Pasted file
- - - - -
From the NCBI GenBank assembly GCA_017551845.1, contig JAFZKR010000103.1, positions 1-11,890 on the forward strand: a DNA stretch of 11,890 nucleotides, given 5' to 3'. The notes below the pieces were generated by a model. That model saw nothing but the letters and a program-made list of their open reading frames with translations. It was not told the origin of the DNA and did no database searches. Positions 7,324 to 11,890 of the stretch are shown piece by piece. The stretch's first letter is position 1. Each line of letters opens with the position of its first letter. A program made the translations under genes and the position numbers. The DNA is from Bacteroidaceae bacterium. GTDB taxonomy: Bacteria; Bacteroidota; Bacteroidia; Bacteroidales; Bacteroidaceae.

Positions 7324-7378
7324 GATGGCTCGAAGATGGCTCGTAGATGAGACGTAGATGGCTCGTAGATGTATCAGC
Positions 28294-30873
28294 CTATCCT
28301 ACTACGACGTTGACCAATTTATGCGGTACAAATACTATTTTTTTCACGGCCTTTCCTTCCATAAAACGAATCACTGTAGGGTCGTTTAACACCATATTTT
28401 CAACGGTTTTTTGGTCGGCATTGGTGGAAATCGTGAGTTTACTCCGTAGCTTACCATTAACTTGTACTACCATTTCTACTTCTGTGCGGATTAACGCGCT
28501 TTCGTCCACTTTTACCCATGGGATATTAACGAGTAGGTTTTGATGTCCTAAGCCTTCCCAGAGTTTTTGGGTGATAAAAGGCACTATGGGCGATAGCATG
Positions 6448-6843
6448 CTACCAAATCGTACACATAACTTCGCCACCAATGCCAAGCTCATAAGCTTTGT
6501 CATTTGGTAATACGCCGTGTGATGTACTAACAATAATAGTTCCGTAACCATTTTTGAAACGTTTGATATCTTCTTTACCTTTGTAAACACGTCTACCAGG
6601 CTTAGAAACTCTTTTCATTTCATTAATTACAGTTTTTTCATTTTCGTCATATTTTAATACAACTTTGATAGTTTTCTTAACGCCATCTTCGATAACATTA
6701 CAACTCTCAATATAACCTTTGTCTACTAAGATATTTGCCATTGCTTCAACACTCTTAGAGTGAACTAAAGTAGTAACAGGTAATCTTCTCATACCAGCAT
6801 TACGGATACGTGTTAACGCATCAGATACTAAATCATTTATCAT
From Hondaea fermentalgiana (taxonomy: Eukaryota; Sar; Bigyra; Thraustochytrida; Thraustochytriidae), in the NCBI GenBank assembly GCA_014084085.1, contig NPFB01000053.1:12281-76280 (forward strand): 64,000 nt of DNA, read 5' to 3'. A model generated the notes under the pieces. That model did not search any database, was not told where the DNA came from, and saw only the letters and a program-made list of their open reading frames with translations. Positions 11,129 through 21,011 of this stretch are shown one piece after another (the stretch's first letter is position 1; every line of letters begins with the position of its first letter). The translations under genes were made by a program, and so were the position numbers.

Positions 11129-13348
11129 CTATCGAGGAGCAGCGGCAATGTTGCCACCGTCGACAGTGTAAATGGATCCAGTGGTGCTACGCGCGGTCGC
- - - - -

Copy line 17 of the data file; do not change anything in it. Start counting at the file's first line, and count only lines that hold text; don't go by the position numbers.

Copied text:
11129 CTATCGAGGAGCAGCGGCAATGTTGCCACCGTCGACAGTGTAAATGGATCCAGTGGTGCTACGCGCGGTCGC